In case people are struggling to see the relevance of this blog for people with ME, they need to understand several things:
a) David Clark, who is the co-architect of IAPT, came from the ‘Oxford School’ that promoted CBT for a whole host of things, including for ‘chronic fatigue’ (Michael Sharpe’s chapter), in the 1997 book – “Science and Practice of Cognitive Behaviour Therapy” that was co-edited by David Clark.
b) The management model for MUS has been built on the management model for ME, or CFS as they like to call it. -Their intention to do this can be seen in the last sentence of the Abstract of this 1997 Wessely, Chalder, Sharpe (and Palmer) paper -https://www.ncbi.nlm.nih.gov/pubmed/9218987
c) ME patients in the UK are now being directed to IAPT for CBT and GET and coded with ‘somatization disorder’ ICD-10 F45.0
d) if you’re outside the UK you may think this won’t affect you, but Layard and Clark and people from the Oxford School and beyond are intent on selling the IAPT or similar MUS management models (there are variants) across the globe, and seem to be having some success in this.
The rationale for CBT is that negative thinking patterns cause depression.
Was there a reason to think that depression in cancer patients is caused by negative thinking patterns? As opposed to it being caused by an accurate appraisal of the current situation these patients find themselves in?
If people with advanced cancer are unable to cope with the strain of attending CBT sessions due to the physical weight their disease already burdens them with, then how can it possibly be argued that people with the LTC ‘ME’ be helped either? For the very same reasons CBT would be impractical for pwme at the very least and that’s without factoring in that CBT when used for pwme is not intended to help with associated depressions (if they exist) but is assumed to be able to tackle the underlying aetiology of the disease, ie that people with ME have unhelpful illness cognitions than can be reversed using CBT (oh!… if only that were true!). Of course in reality people with properly diagnosed ME have the unique characteristic whereby expenditure of energy makes the illness worse, so attempting to get to any appointment is pretty much impossible (except in extremis) and for those who are severely affected the notion of CBT appointments, be they in person or via some sort of device, would be a complete non starter. And anyway we already know from the dodgy PACE Trial that CBT provides no benefit for people with ME so I’m not really sure why I’m trying to reiterate that old chestnut again..other than to compare the use of CBT between two groups of patients. As others have commented, the way cancer is used as the cynical default model pressing the case for using CBT in any disease (where the sleight of hand about its use being complementary as opposed to curative when applied to ME is never mentioned) is now, given these results from UCL, somewhat implausible.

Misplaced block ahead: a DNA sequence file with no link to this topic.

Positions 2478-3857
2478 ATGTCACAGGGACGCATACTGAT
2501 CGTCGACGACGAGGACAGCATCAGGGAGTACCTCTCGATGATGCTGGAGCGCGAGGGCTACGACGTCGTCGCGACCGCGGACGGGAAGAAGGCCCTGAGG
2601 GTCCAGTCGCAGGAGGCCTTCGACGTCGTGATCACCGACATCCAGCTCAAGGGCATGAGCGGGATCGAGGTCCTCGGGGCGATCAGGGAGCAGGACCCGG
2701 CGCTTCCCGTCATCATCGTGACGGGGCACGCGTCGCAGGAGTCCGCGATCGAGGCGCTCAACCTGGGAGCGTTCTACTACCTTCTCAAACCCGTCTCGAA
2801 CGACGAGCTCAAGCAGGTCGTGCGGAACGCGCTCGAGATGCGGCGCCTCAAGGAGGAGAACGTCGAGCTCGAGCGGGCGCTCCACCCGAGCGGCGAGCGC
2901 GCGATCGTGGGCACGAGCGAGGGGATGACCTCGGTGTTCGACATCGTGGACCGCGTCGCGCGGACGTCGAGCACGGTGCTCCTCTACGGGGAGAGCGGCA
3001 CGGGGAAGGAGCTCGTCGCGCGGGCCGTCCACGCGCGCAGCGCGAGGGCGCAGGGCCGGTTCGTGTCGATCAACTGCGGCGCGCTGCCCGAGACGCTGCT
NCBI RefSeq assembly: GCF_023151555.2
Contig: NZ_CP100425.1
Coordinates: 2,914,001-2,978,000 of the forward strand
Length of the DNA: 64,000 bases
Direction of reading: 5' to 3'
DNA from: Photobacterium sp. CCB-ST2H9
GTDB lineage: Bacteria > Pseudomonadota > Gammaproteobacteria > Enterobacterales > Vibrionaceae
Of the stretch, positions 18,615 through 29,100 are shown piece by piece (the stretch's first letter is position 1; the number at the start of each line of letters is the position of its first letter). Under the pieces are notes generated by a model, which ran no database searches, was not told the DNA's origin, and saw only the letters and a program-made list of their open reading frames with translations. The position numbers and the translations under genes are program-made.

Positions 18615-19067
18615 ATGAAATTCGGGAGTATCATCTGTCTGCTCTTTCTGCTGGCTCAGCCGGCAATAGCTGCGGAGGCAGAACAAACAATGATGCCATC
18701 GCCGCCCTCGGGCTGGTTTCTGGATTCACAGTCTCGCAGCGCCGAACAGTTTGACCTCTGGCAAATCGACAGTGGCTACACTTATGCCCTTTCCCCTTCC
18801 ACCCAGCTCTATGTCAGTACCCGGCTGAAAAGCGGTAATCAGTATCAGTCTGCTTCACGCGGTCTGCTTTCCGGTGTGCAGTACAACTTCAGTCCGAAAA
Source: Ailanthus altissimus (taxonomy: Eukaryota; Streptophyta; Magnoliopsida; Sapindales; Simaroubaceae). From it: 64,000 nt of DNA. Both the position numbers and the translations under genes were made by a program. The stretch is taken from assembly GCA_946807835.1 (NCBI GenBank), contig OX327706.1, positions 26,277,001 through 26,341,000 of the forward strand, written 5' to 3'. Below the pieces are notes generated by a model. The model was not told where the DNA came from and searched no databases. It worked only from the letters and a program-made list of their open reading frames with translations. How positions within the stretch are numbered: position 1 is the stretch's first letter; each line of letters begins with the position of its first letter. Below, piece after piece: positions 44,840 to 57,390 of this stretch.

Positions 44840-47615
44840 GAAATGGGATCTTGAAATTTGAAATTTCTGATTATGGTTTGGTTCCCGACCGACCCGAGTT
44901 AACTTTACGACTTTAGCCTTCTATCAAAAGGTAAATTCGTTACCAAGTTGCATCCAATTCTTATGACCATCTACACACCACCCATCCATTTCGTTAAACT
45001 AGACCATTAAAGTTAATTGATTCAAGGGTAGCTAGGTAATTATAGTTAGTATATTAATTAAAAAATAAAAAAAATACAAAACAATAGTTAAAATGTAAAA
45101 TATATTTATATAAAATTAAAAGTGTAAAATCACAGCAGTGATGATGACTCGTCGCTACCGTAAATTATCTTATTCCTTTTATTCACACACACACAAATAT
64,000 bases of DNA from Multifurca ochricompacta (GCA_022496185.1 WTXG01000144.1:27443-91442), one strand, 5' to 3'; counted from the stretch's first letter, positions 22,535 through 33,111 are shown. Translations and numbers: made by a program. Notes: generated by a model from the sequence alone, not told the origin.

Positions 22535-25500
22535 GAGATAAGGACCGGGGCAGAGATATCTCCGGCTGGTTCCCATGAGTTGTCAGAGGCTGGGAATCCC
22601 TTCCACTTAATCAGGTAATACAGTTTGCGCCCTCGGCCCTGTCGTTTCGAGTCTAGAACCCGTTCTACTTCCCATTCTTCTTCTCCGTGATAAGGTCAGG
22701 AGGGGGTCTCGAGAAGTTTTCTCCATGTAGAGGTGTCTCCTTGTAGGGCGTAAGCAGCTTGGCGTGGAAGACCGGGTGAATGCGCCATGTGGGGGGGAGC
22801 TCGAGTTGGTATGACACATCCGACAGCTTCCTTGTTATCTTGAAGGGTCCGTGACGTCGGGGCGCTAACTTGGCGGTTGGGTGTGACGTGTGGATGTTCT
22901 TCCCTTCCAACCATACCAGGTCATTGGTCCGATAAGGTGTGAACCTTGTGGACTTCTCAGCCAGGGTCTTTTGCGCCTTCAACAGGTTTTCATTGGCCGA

Btw: thank heaven for the rare psychologists like Michael Scott who don’t cow tow to the top-down dogma.
– Listen to Trudie Chalder, Professor of CBT -https://newseu.cgtn.com/news/2020-01-05/-You-can-t-experience-happiness-if-you-don-t-feel-sadness-too–MXlMqxEgZG/index.html
Lady Shambles said: “thank heaven for the rare psychologists like Michael Scott who don’t cow tow to the top-down dogma.”
I agree. Of course I can’t speak for ME sufferers, but I think most or all would recognize that it’s important for patients to have access to good mental health care and good quality talking therapies if they are struggling with their mental health as a consequence of trying to cope with their illness or for any unrelated reason. The problem with IAPT is that it isn’t good care. While the PWPs and High Intensity therapists no doubt do their very best for their clients, they are working in a high-volume, high-throughput programme that prioritizes results over individual patient care, and they pay the price for that too. Meanwhile patients in severe pain and suffering are being turned away by hospital services and directed to psych services such as IAPT because their symptoms are unexplained by the basic or standard tests and assessments that are on offer, and because doctors across the UK have been taught that such ‘medically unexplained symptoms’ equate to psychological or psychiatric problems. A dreadful state of affairs.